Anyway yesterday bitcoin had "a breakneck advance to a high of $11,434 before the reversal took it as low as $9,009," though "as of 3:36 p.m. in New York, it traded at $9,911.10, virtually unchanged from where it began the session." Meanwhile many of the big cryptocurrency exchanges had technical problems caused by heavy traffic. And there is this:
Rita Scott’s grandson convinced her in mid-November to get in on the latest investing sensation and buy bitcoin. “I thought it was a big coin,” the 70-year-old said. “I didn’t even know what it was, a piece of coin? Why would I invest in a piece of coin?”
Here is a article about how "computer-powered trend-following hedge funds" are increasingly following trends into "less liquid, more exotic markets … like Brazilian and Czech interest rate derivatives, natural gas, uranium funds and even cheese and milk contracts," where returns are better than in more traditional markets. (Presumably all the trend-followers following the trend into trend-following in traditional markets have dissipated the returns to trend-following there, while trend-following in exotic markets has only just become trendy.) One simple story about the computerization of stock markets is that you'd expect it to start in extremely liquid stuff where there is tons of data and not much friction involved in implementing an idea derived from that data, and then move on to places where data is sparser and trading is more difficult, and that seems to be happening here.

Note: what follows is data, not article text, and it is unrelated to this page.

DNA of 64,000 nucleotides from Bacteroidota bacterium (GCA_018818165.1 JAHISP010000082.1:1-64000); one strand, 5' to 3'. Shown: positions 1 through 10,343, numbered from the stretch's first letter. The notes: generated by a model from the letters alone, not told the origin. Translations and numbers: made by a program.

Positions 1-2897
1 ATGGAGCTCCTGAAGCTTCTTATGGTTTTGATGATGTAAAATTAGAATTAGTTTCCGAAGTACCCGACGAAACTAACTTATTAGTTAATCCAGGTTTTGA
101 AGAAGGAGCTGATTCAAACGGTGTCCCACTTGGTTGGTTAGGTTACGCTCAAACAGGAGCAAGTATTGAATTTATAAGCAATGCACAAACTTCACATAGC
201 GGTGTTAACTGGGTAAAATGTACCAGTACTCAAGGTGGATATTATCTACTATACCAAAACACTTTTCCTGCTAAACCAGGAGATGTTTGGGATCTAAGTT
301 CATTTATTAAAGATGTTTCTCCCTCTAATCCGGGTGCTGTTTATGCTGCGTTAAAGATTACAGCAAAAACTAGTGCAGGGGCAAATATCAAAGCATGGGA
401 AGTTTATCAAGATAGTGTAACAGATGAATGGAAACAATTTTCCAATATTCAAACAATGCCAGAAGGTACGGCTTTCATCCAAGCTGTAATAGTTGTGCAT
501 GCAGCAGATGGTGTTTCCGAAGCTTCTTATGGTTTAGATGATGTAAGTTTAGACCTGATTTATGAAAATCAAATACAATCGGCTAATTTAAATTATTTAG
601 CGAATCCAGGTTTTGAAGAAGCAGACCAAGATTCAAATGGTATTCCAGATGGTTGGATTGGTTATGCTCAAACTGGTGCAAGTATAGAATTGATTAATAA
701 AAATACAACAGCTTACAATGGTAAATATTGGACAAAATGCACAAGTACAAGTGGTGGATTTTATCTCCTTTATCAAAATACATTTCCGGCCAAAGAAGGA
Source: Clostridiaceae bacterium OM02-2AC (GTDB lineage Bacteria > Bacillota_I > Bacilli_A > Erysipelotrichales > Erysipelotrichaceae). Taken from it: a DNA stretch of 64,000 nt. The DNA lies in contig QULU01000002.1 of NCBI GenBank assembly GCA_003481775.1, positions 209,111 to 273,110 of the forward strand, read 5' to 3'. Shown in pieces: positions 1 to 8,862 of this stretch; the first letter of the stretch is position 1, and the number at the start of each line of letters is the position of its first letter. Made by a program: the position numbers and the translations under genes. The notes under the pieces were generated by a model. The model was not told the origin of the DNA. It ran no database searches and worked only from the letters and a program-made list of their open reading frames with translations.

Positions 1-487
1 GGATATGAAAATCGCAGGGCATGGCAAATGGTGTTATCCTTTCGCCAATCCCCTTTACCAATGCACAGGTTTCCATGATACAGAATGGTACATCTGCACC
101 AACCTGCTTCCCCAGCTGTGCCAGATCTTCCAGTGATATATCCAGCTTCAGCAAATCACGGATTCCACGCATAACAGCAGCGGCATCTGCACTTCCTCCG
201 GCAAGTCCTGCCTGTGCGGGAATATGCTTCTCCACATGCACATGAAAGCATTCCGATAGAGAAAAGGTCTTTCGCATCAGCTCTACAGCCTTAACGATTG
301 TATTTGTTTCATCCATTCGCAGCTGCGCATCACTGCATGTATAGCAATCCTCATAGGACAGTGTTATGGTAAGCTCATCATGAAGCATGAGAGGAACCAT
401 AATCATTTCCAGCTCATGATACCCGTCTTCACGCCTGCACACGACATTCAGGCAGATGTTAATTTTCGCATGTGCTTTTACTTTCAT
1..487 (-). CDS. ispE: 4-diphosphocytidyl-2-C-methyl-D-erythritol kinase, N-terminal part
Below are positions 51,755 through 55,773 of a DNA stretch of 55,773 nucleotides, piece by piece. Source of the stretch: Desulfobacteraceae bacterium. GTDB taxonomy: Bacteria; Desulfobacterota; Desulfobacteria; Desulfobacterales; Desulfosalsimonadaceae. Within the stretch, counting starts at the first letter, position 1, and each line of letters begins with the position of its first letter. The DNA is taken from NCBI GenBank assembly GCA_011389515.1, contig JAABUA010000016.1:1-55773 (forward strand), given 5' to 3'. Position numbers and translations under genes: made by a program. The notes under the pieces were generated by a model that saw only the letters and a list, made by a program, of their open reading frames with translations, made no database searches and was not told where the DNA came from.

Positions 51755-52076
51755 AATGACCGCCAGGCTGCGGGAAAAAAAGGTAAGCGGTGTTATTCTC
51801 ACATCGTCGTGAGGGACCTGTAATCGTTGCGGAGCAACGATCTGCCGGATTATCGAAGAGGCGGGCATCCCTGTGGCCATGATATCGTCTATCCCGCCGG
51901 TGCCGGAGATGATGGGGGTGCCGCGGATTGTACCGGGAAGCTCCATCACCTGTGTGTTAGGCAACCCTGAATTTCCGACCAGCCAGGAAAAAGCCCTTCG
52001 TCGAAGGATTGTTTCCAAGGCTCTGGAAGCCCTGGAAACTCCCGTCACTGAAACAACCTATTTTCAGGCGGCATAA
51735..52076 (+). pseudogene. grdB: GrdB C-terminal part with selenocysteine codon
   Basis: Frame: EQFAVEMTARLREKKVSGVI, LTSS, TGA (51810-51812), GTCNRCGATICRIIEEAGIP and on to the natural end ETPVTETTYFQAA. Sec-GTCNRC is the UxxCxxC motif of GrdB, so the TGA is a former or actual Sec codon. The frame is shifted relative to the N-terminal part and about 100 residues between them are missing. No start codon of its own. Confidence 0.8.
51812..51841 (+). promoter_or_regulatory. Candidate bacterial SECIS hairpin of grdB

Another story about computerization is that you'd expect computers to do a lot of analytical grunt work, freeing up humans to do higher-level thinking and add more value. In a sense that story is implicit in every article like this — the humans, after all, are the ones who decided to apply their computerized strategies to milk trading or whatever — but there's also the hint of the
opposite story too:
Hedge funds dabbling with these markets therefore need to make a big investment in expensive and sometimes complicated traditional trading infrastructure, hiring human traders and establishing relationships with big banks that can facilitate activity in “over the counter” markets, as opposed to assets that trade on an exchange. “Some of these markets require human traders and relationships with brokers and banks,” Mr Sargaison says.
You'd think that execution trading would be easier to automate than the investing decisions, but perhaps not. Perhaps in the future the high-level trading and investing decisions will be made by the computers, but they'll keep humans around to introduce them to banks and make sure the paperwork is in order.
Elsewhere, here's a heartwarming holiday story:
A computer glitch has allowed all of American Airlines’ pilots to take vacation during the week of Christmas, according to ABC and Reuters. The error could leave thousands of planes grounded during one of the busiest travel weeks of the year.